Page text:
in its GOBIFF strategy (UNICEF, 1996). This
therefore stresses the need for improved quality
of care delivered by the primary health centers so
they can reach out to educationally
disadvantaged mothers who reside in the
villages
.
There is high awareness and belief in the
practice of belief in the concept of dreadlock in
CONCLUSION
children in the study setting. This belief delays
proper healthcare seeking for these children.
There is need for appropriate enlightenment of
parents and care givers especially in the lower
educational group about the importance of
seeking healthcare and other necessary
preventive strategies for the dada child in spite of
their cultural belief in the concept of childhood
dreadlocks.
We thank all the respondents that agreed
to participate in this study. We are also grateful to
the junior resident doctors for their help in data
collection and entire management of ESUTH
and UNTH for their kind permission to carry out
this study in various sections of their respective
hospitals.
Acknowledgement
REFERENCES
Abubakar A, Van Baar A, Fischer R, Bomu G, Gona JK,
Newton CR. (2003). Socio-Cultural
Determinants of Health-Seeking Behaviour on
the Kenyan Coast: A Qualitative Study. PLoS
ONE. 8:719-98
Andrew HT. (2006). The history of dreadlocks. Article
published on Dreadlock.org. Available from:
Accessed November 3, 2015.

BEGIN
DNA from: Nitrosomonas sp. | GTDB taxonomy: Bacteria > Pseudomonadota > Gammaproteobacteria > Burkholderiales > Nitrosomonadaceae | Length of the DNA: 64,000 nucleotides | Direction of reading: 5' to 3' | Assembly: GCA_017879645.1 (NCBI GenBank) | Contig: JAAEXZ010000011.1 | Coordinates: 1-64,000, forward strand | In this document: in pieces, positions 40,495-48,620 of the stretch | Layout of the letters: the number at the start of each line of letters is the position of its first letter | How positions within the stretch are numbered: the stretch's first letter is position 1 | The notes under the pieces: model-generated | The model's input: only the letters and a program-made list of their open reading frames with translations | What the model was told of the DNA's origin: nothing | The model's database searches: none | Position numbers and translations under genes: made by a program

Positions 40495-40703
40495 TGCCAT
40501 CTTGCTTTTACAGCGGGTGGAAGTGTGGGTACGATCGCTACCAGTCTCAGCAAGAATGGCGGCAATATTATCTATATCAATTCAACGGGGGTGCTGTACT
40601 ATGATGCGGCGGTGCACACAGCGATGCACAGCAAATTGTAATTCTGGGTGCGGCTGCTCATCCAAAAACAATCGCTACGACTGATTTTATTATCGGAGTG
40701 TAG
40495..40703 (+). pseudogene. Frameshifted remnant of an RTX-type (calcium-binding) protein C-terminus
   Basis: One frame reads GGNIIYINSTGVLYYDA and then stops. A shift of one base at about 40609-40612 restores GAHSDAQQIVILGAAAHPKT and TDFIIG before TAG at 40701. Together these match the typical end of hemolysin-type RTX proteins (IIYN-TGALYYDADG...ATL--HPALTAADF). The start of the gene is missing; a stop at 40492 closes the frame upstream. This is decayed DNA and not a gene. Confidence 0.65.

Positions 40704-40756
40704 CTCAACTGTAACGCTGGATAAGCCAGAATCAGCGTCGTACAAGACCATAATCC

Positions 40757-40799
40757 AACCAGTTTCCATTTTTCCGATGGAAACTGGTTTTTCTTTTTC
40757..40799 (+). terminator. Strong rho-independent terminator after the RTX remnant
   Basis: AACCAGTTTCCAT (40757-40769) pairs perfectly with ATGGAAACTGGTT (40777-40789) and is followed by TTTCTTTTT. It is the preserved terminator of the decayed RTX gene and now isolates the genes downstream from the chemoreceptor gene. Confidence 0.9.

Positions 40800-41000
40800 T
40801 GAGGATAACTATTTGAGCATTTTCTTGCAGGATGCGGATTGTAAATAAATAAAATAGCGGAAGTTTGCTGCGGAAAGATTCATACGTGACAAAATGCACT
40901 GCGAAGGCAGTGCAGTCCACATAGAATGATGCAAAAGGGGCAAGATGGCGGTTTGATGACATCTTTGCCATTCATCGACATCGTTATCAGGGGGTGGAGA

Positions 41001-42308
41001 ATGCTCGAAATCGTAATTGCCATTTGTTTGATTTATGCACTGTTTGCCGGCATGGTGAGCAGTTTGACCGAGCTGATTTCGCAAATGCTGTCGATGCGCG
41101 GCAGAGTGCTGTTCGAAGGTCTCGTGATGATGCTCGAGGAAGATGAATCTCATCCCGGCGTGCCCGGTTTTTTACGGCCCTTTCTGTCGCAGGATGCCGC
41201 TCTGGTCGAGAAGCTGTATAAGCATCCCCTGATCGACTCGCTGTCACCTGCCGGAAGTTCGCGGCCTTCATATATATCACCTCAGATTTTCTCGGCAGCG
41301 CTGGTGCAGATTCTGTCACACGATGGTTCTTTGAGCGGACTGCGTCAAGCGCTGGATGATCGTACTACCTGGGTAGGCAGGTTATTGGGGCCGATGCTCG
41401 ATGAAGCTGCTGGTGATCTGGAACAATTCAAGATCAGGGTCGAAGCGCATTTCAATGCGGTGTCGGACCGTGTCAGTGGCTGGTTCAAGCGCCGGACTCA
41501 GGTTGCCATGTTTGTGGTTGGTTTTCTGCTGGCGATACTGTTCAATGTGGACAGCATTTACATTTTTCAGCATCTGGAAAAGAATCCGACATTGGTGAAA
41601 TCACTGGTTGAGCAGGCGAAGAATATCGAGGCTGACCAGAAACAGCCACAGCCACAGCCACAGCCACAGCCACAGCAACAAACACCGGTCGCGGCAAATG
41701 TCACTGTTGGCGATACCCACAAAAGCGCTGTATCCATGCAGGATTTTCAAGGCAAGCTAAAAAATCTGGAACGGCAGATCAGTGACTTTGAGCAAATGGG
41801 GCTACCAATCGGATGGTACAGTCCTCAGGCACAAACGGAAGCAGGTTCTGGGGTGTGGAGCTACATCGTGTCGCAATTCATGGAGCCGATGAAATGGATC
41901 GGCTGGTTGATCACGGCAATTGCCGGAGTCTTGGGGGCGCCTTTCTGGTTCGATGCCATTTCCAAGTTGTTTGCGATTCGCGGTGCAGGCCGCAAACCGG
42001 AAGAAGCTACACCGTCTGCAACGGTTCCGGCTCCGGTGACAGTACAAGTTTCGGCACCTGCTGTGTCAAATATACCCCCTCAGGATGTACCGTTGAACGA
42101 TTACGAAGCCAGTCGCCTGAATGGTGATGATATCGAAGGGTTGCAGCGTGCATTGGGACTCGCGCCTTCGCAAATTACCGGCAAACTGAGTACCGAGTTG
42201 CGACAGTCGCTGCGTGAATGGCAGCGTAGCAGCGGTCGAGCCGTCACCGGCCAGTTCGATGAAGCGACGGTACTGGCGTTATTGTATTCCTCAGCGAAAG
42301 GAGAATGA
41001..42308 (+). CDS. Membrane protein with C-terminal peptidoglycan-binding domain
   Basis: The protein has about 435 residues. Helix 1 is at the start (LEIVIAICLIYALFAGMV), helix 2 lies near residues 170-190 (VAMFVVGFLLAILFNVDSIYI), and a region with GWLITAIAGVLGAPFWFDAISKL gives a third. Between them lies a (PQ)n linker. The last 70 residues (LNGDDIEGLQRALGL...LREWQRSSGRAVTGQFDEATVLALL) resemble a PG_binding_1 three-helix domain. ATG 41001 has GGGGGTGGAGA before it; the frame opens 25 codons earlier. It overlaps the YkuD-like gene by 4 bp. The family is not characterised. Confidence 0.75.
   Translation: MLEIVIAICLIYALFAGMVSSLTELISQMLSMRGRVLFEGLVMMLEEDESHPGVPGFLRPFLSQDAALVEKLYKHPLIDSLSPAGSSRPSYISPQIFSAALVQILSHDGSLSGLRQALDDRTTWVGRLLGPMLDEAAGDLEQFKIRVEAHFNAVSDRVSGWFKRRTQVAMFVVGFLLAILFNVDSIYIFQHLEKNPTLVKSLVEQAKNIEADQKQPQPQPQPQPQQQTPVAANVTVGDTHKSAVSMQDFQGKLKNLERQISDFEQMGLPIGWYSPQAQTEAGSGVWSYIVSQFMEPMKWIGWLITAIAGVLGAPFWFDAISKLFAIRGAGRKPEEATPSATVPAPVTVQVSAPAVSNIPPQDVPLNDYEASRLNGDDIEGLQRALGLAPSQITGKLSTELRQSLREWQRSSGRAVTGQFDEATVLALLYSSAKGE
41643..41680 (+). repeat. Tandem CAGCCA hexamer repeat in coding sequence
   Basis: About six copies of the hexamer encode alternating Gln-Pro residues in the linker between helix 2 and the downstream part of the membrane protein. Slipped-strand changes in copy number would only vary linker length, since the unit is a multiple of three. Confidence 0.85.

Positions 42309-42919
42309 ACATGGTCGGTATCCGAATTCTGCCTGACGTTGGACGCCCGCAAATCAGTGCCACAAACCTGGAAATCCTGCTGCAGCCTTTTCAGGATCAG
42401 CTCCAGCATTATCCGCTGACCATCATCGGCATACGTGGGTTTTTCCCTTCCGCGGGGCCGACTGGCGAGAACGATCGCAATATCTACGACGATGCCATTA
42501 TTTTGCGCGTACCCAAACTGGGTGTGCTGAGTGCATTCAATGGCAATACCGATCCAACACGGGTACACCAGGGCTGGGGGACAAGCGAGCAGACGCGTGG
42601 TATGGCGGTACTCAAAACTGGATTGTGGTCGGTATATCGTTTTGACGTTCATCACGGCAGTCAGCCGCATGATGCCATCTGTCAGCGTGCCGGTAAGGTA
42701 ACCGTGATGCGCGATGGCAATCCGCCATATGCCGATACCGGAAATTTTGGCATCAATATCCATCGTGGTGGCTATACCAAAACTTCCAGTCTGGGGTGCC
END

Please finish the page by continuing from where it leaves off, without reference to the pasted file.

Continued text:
Chibwana AI, Mathanga DP, Chinkhumba J, Campbell
CH. (2009). Socio-cultural predictors of health-
seeking behaviour for febrile under-five children
in Mwanza-Neno district, Malawi. Malaria
Journal. 8: 219.
Robbins CR. (2012). “Chemical and physical behavior of
human hair,” in Genetic Control/Involvement in
Hair Fiber Traits. Springer, Berlin, Germany, 5th
edition chapter 3; 177–203.
Deborah RL. Wavy, Curly, Kinky (2006). The African
American Child's Hair Care Guide. John Wiley &
Sons publishers, Pg 1-5.
Dillip A, Alba S, Mshana C, Hetzel MW, Lengeler C,
Mayumana I,Schulze A, Mshinda H, Mitchell G
Weiss GM, Obrist B. (2012). Acceptability – a
neglected dimension of access to health care:
findings from a study on childhood convulsions
in rural Tanzania. BMC Health Serv. Res 12; 112-
3.
Macknin ML, Piedmonte M, Jacobs J, Skibinski C.
(2000). Symptoms associated with infant
teething: a prospective study. Pediatrics.
105:747-52.
http://www.dreadlocks.org/the-history-of-
dreadlocks/
Ndu et al :- Perception of childhood dreadlocks in a Developing Country
An Official Publication of Enugu State University of Science & Technology ISSN: (Print) 2315-9650 ISSN: (Online) 2502-0524
This work is licenced to the publisher under the Creative Commons Attribution 4.0 International License.
40
Nzewi E. (2001). Malevolent Ogbanje. Recurrent
reincarnation or sickle cell disease? Soc. Sci
Med. 52:1403–1416.
Oyedeji GA. (1985). Socioeconomic and cultural
background of hospitalized children in Ilesha.
Niger J Paediatr. 12: 111-117.
Sailor M. (2015). How Dreadlocks Work. Article on
Culture Magazine. Available from:
. Accessed November 4, 2015.